I’d like to say I have good news today with regards to my daughter’s vision, but I don’t. That’s not to say I have bad news either—it’s more of a lack of information. To sum up before I get started, we don’t know if or what she can see yet.
This morning we went very early for her post-op follow-up. We knew she hadn’t been opening the left eye yesterday because it had been stinging and since she had a metal shield over it (with small holes so she could see out) we didn’t think she was really trying to see. She had spent the day lying on the chair and our bed resting.
At the appointment this morning after taking the shield off we and ultimately four other staff members tried to get a look into both eyes, mostly without success. There was a lot of screaming and holding her down because trying to cajole and compliment and bribe her hadn’t worked and her doctor needed to get a look in to see if everything looked good.
My daughter is a master at rolling her eyes upwards beyond the point you can even see the edge of her irises. Dr. Prakalapakorn got a few glimpses, saw the “orange reflex” and a few other things that made it look like there weren’t any problems and then sent us home to come back in a week.
Some distressing things my daughter said (or whined about or screamed about) was that she saw “nothing”. But nothing made no sense as there was nothing done to the retina or any area of her eye that would result in loss of vision. The orange reflex showed an attached retina so there were no worries there. What we did find out was when a bright light is shined on her eyelid, she responds by screaming and covering her eye with her hand. So she can see light—she’s just highly sensitive.
Remember she has no pupillary function because her pupils are scarred and can’t dilate down, meaning any and all light comes in. Her left eye after surgery can have lots and lots more light let in and the combination of the two was just too much for her.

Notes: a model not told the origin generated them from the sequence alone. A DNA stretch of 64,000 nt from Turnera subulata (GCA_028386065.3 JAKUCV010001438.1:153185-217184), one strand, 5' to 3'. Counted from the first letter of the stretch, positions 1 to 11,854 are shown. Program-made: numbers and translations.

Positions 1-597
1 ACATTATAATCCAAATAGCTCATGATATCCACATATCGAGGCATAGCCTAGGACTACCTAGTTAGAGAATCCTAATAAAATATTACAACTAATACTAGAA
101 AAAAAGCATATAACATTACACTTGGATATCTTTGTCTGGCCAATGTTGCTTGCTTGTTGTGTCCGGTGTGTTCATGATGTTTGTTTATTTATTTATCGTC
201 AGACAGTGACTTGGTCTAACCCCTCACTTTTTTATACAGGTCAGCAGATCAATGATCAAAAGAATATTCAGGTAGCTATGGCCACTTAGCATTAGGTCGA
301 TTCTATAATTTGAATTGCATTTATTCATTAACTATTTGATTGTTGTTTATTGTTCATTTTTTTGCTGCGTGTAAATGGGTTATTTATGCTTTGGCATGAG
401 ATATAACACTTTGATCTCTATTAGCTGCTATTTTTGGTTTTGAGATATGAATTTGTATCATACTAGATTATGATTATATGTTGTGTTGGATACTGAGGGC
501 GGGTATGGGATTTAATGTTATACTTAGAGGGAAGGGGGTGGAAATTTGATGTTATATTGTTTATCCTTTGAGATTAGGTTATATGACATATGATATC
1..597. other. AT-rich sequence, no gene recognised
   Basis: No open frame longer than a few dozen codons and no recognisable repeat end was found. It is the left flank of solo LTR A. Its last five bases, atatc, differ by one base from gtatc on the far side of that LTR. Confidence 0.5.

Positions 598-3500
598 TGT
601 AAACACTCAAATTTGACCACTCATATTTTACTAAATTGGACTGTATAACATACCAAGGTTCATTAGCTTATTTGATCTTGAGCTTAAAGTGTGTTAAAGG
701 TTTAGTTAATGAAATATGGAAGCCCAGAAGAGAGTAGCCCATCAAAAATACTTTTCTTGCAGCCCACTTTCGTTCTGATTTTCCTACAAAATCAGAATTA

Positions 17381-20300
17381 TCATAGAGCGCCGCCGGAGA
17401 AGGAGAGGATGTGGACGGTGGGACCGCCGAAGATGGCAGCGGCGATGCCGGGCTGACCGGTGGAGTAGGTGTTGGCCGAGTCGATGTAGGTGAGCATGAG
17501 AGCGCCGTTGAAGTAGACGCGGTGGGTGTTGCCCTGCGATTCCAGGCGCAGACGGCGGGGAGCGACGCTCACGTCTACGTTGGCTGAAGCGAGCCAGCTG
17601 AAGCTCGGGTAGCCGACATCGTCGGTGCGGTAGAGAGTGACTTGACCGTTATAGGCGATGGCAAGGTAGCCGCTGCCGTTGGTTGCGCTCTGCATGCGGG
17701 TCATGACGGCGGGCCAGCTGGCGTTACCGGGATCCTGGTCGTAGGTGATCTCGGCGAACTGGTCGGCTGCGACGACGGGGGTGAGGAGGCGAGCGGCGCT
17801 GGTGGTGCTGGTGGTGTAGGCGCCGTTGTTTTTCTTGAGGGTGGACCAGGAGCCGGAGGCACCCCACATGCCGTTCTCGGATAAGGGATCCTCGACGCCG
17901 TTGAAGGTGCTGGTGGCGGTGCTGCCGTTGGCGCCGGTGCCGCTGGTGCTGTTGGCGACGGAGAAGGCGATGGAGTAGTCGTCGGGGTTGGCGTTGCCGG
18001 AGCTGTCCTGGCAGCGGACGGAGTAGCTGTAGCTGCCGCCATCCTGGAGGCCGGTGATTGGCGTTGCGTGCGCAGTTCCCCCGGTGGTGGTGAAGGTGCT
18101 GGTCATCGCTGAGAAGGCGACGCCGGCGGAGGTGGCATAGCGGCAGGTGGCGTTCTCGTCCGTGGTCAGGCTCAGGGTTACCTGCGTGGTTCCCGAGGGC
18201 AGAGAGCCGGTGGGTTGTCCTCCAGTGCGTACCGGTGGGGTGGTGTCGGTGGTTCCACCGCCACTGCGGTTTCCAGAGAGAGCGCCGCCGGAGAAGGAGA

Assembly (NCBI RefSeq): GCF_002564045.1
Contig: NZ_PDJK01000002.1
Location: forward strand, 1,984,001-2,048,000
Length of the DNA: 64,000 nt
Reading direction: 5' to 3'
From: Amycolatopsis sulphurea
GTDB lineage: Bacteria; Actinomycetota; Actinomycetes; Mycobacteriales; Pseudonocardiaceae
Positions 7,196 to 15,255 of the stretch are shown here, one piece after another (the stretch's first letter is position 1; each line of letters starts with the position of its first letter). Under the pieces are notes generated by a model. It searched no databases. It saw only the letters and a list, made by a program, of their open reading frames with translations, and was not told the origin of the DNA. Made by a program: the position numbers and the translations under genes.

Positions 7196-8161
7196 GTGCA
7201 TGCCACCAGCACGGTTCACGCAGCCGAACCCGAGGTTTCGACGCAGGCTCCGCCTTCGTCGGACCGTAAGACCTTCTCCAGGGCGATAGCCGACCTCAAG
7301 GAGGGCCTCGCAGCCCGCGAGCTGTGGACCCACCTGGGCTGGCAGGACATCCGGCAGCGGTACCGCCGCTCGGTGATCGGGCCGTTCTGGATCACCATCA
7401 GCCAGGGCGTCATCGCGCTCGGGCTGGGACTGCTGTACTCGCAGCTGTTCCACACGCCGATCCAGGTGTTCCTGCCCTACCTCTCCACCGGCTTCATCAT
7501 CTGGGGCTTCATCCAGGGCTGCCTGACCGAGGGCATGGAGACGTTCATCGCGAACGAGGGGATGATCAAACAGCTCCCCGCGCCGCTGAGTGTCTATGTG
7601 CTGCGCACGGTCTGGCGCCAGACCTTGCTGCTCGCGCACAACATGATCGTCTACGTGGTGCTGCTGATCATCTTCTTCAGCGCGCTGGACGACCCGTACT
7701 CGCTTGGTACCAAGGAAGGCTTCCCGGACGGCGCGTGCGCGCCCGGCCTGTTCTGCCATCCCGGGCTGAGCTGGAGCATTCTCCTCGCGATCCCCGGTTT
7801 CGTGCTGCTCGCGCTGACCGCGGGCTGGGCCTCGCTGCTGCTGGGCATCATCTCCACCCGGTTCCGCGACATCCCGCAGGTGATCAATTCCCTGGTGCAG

So we’re waiting. We had hoped today she would try and see something but mostly she lay in a fetal position with a black blanket over here, complaining miserably when it was drops time all six times today because post-surgery every drop stings badly. We gave her her sunglasses later in the day and that helped some in that she wouldn’t always cover the eye with her hand, but it’s just tough going for now.
Some things that could contribute to her vision in the short term is an air bubble added from the surgery that obstructs vision but should dissipate out in the next two days and an injectable steroid added to her eye that behaves like large “floaters” that will take a month to be absorbed. But neither of those should affect her overall vision.
Tomorrow we’ll see if she will try and look out of the eye some. If she would try and look at the iPad under the black blanket on dim brightness we could tell which prescription glasses is a closer fit and, hopefully, that she can see. I hope I’ll have positive news to report when I get back to the computer to write tomorrow’s post, because I sure would like to have some good ocular news to report about my daughter’s vision improving.
The Big Boy Update: My son asked me if I remembered that big race I ran in. I told him I wasn’t sure which race he was talking about. He asked me if I knew who won. I told him I didn’t know who won. He said, “you know, the race with Hillary Clinton and Donald Trump”.
The Tiny Girl Chronicles: My daughter asked, “daddy, why are the chocolate chips in ice cream flat while the chocolate chips in the other things round?